RSD wrote:I think there are a handful of reasons that make a pretty solid rationale for locating or re-locating to a biotech hub.
1. Access to venture capital. VC money is concentrated, so companies go to where the money is. Real estate costs and even cost of living/salary costs don't make up that much of a biotech's budget.
2. Access to talent. Biotech hubs tend to have lots of academic research centers and big pharma, which means access to both entry level and experienced talent. If I take a job at the only biotech in Omaha and it fails, I have to relocate again. If my startup in Boston fails there is a significant job market for me.
3. Culture. This ties in with competition for talent. In places where there are no alternative workplaces and relatively few candidates (compared to a Boston or SF), the culture can get stale. I think a bit of turnover and competition makes for a more innovative, driven to succeed culture as opposed to the punch the clock/I've gotten comfortable here and there is no place else in town culture. I think local networking opportunities with other biotech and pharma companies, employees, and academics also helps.
I can see the access to VC money. The cost of office real estate in Dallas is about $18 to 23 dollar per sq. foot and San Francisco is about $70. The same with Boston (Cambridge) at $70. Even salary differences of about 2.5X the cost of living. A modest house in Dallas might cost $300,000 and in the Bay Area it is easily $600,000 to 1M. That money will cost VCs and investors in these companies versus if it stayed in Dallas. For a start-up or mid size company, that's a lot of money. And this was Texas money that funded the basic research for these companies and it creates jobs elsewhere (non TX taxpayers)!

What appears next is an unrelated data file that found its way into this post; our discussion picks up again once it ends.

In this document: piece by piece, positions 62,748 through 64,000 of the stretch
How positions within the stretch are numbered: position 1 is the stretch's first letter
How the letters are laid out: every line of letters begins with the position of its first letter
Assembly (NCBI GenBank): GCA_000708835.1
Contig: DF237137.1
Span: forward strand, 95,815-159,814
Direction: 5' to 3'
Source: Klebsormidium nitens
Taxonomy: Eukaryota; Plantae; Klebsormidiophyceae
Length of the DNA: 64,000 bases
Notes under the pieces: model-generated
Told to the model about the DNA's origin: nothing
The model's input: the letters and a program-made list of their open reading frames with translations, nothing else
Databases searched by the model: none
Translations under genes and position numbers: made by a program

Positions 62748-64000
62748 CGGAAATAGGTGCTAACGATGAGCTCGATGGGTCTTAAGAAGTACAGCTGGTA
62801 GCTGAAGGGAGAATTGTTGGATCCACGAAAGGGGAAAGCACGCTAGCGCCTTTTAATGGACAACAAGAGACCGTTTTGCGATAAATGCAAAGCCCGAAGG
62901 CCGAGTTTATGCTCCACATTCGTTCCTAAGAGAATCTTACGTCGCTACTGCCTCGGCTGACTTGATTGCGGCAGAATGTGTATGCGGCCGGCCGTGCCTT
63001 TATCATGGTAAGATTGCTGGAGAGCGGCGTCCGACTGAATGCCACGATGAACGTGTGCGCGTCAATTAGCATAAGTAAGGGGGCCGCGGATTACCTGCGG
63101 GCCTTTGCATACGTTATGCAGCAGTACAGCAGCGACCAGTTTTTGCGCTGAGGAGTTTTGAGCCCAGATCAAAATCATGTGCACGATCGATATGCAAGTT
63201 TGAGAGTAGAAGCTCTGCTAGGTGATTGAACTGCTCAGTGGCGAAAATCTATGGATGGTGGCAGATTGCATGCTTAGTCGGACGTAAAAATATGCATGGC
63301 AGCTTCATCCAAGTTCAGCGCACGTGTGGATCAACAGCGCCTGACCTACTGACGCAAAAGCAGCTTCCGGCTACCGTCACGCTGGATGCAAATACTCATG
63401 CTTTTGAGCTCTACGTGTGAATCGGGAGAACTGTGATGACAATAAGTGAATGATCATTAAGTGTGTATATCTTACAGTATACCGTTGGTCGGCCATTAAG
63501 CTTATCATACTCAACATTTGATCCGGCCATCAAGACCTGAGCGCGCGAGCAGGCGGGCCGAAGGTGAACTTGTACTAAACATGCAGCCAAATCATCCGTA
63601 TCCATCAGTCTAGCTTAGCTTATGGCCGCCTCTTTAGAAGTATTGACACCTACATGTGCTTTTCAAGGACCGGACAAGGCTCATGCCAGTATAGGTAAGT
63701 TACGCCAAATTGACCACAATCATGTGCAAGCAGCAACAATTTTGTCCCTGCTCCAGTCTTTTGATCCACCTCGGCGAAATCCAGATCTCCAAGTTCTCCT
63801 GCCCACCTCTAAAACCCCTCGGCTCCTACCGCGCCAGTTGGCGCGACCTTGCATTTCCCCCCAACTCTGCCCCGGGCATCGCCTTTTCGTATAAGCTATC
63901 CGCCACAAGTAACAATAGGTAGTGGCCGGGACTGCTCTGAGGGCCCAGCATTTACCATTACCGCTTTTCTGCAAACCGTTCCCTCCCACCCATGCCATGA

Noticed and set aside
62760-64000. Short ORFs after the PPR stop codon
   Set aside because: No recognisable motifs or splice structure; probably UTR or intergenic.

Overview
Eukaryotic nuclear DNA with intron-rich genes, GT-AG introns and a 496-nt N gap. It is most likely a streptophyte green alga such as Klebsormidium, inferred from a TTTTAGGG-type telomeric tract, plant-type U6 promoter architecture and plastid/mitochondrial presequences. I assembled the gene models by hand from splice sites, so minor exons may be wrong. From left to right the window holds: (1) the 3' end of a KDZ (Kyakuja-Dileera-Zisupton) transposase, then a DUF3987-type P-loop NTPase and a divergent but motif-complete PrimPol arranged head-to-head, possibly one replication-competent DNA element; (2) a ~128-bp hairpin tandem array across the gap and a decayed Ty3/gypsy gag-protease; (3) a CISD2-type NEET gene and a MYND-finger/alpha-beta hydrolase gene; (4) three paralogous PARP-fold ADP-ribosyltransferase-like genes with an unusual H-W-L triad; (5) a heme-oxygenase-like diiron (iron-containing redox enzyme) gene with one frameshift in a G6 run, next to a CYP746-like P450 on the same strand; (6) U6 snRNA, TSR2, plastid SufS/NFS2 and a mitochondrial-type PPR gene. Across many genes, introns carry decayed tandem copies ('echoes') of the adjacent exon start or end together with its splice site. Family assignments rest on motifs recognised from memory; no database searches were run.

Access to talent. Please, Texas has 12 medical schools and has the largest number of life graduates. Plus, how hard is it to get a senior management guy with industry experience (Boston, Bay Area, or Chicago) to move to Texas to manage a biotech here. Less taxes, lower unemployment, and cheaper homes. Public schools about the same. Many CA residents are flocking to Texas because of the taxes in CA and housing costs plus the taxes on retirement accounts. Look at the local trends in migration from CA to TX.
I agree with the local networking angle. I have more success networking outside of Texas than locally. The culture thing is a personal preference and where you were raised. There are ambitious professionals here that are driven to success here but in the life sciences they don't have the right environment to do that (just academia).
However, it doesn't explain why these local advocacy groups and certain employees of state agencies meant to promote the interest of the state could care less (or even promote) about the migration of these companies to other states? Yet, they patronize the job seekers and life science graduates with a sugar coated message.
FYI: I have been asked to give a short presentation about this topic to some influential entrepreneurs in the Dallas business community.
What would you tell them to promote biotech in this state, especially N. Texas?